Most databases have a main search box where it is tempting to enter search terms and quickly hit "Go". We have Google to thank for that! But what happens "behind the scenes" when we search?
Google, for example, relies on algorithms to get the most relevant items to the top of our results. When searching Google, we are searching an almost endless supply of web resources. To balance the volume of information available and the variability of individual searches, Google relies on over 200 predetermined actions that direct your search in one way or another. These actions, or algorithms, depend on many factors including terms used in a website, your location, and web traffic.
PubMed also relies on actions, or automatic term mapping, to get you better results. When you enter words to search, terms are matched against subject headings (Medical Subject Headings, or MeSH), journal titles, and author/investigator names. If no match is found, terms are search in [All Fields].
Understanding how a database interprets a search allows us to take control of our results. While it is not possible to see what Google is doing to a search, understanding that certain factors influence results can help us locate what we are truly looking for.
Controlling a search is very important when searching for the best evidence and being comprehensive. Understanding automatic term mapping in PubMed is essential to producing a search strategy that is both comprehensive and reproducible.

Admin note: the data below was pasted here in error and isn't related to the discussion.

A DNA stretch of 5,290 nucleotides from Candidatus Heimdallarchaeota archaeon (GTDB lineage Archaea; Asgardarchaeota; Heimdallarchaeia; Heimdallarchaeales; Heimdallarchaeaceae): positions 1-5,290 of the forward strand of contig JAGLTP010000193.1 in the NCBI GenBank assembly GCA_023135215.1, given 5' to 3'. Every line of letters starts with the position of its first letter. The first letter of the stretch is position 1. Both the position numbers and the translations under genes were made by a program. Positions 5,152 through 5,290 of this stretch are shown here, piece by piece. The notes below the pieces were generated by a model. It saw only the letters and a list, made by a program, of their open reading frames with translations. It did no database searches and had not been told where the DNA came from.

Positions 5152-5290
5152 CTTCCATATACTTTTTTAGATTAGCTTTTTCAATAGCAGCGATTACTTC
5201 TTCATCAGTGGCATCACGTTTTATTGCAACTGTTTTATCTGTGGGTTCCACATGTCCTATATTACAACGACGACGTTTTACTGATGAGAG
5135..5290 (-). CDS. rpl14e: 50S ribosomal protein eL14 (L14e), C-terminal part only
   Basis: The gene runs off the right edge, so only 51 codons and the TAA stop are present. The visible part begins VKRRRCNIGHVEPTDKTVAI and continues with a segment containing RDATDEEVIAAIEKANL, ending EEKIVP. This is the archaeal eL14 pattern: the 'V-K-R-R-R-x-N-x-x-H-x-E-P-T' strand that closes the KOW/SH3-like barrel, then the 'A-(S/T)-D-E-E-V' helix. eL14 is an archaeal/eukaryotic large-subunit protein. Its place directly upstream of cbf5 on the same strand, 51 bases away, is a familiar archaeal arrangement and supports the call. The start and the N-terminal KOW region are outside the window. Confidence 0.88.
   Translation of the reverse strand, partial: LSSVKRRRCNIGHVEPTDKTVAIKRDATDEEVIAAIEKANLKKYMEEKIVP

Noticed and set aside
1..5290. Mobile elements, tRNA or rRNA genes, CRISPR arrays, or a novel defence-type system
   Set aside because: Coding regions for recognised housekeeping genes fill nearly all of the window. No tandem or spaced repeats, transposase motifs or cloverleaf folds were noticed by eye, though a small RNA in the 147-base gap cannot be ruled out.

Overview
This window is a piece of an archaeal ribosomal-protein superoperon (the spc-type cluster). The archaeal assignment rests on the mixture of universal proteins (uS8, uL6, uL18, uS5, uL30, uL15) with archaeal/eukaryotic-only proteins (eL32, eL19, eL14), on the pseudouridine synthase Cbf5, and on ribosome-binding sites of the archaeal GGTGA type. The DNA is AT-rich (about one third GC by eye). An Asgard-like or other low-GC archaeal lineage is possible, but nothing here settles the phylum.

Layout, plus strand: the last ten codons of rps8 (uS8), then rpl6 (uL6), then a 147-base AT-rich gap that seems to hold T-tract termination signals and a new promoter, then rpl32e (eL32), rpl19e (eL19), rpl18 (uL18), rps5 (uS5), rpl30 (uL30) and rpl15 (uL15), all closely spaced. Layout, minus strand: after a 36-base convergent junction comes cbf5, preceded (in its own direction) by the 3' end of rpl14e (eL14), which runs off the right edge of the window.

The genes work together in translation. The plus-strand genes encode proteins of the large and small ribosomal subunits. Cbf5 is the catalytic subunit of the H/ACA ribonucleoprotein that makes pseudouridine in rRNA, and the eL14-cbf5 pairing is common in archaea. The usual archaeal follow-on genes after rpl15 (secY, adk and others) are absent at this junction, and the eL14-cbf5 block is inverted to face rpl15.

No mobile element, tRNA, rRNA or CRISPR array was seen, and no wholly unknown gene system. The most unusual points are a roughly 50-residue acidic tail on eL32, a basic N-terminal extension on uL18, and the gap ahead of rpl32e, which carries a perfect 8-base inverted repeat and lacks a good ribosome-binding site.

Subject headings (also called thesaurus, controlled vocabulary, etc.) are standardized words assigned to a concept. Subject headings reduce the number of irrelevant results, allowing for more precise searching.
Think about the index at the back of a book. If we were researching scleroderma, we would not typically read The Complete Guide to Connective Tissue Disease cover-to-cover. Instead, we would consult the index to find the relevant pages that discuss scleroderma. Subject headings allow us to navigate a database in a similar way. We locate the appropriate subject heading to use, "Scleroderma, Systemic"[Mesh] in PubMed for example, and search to find all articles tagged with this subject heading.
It is important to remember that when searching a database we are searching the information entered about items and not the full text of every single item within the database. For example, when searching PubMed, specific fields that describe items in the database are searched, not the full text of all items. PubMed fields include Title, Abstract, Author, Journal Title, and Subject Headings.